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Wednesday, October 20, 2010
Garage Door Trouble? My Amazing Experience with American Door Systems and Controls
My heart sank the other night when I pushed the garage door button to close it before locking up and turning out the lights. As the door closed, I heard a horrible crunching sound. I opened the kitchen door and looked out to see the garage door pressing down on the back of my car--I had left it slightly under the garage door because a couple bins of apples were in the way from our apple harvest. The opener that moves the garage door had continued pressing down so hard that the top panel of the door had been ripped open by a metal bracket that kept moving into the door. Another panel was warped. The beam that holds the garage door opener looked bent. I figured everything was ruined and needed to be replaced, and guessed that it would cost $2000 or so. I was mostly worried about the car, but it was unscratched, amazingly. Thank goodness for shocks.
With three sons in college and a fourth going back to BYU in January (he just returned from a two-year mission in Taiwan) and several people around us needing financial help, and with the largest tax rise in history about to take place in January (ouch! don't do it, Steve!), and with some other demands on our resources, I was worried about facing a huge bill for my stupidity in wrecking the garage door. (To be fair, the boys all have great scholarships and hardly cost us anything, but we do help a little.)
I called ADS (American Door Systems) as a somewhat random selection after Googling garage doors in Appleton, WI. Am I glad I did! Norman came over that day and explained a lot of things to me -- I love it when skilled people can teach and explain what's happening. He helped me understand why we've had problems with the door for years, and some of the errors that others had made in installing it and then repairing it. He also explained that he could take advantage of another repair job to get door panels for me at no cost. He also showed me how the trolley had been damaged, but not the beam, and told me the most cost effective route would be to order that part myself from Sears, but he could do it if needed.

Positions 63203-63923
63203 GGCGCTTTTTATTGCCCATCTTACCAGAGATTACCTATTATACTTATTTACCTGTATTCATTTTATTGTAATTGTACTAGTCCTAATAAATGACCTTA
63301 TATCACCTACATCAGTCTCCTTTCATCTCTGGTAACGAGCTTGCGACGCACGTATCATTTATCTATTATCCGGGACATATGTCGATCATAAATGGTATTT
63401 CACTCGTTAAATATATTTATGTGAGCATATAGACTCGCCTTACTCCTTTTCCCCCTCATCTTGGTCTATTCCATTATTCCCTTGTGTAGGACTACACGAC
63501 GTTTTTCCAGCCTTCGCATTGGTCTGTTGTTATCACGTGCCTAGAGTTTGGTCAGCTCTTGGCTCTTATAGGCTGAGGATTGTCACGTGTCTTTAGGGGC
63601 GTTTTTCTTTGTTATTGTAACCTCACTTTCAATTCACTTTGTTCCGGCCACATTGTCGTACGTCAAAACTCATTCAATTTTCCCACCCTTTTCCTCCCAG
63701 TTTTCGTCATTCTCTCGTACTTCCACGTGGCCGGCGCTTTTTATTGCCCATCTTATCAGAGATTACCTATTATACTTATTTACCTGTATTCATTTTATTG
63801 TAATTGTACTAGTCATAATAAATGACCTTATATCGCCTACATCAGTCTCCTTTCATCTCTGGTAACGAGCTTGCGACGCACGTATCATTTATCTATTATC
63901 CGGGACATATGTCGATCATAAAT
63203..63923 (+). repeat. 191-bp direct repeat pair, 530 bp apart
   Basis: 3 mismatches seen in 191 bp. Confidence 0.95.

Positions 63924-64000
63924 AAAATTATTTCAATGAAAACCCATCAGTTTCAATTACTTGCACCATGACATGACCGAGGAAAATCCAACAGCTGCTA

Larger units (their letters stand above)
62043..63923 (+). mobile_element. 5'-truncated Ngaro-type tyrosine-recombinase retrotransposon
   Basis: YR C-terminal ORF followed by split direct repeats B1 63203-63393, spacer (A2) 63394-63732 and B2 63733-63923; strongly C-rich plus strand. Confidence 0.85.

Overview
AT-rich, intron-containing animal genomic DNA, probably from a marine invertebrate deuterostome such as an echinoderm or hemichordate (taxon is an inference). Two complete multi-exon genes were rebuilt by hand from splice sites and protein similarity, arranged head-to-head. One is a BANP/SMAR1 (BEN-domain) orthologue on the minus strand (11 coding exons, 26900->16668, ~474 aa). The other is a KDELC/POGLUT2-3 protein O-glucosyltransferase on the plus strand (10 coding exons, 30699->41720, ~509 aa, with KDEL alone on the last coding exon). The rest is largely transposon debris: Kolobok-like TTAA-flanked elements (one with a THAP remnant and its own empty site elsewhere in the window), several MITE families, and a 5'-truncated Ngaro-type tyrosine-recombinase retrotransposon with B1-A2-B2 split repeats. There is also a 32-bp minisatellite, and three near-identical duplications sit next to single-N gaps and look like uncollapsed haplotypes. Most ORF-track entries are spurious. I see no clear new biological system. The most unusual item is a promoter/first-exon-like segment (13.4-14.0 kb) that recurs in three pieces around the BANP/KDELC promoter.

A couple days later, I had the part and he had the panels, and so today he came by and installed it. He again explained a lot of things to me and helped me understand more about the door and its maintenance. He got everything looking and operating great. I was expecting all sorts of charges besides his time in the bill, but was amazed to see that he only charged me for his time. In fact, he only charged for part of his time, being a little too tight with his chronology. After all he did for me, he only asked for $65. I was flabbergasted and told him he was being unfairly generous. I wrote him a check for a lot more than than, but it was still under 10% of what I thought the cost would be, and far far less than I would have paid anywhere else, I 'm sure.
You probably won't be this lucky to have expensive replacement parts provided for free, but I'm willing to be you'll be delighted with the expertise and professionalism of Norman if you have him do your door. He's a real expert, dedicated to high quality and safety, and is just too kind for his own good. Please don't let him get away with undercharging you!
Now the garage door opener is set so that the door stops its descent after only a light force is encountered. Before it could have seriously hurt someone, or ripped the door to pieces before it stopped if something like a car was in the way.
When you do get a new door, make sure you get the higher quality springs that Norman always uses (springs that can last for roughly 20,000 cycles). They last much longer. And make sure each door has two springs to support it, not just one. Much safer when a spring finally fails.
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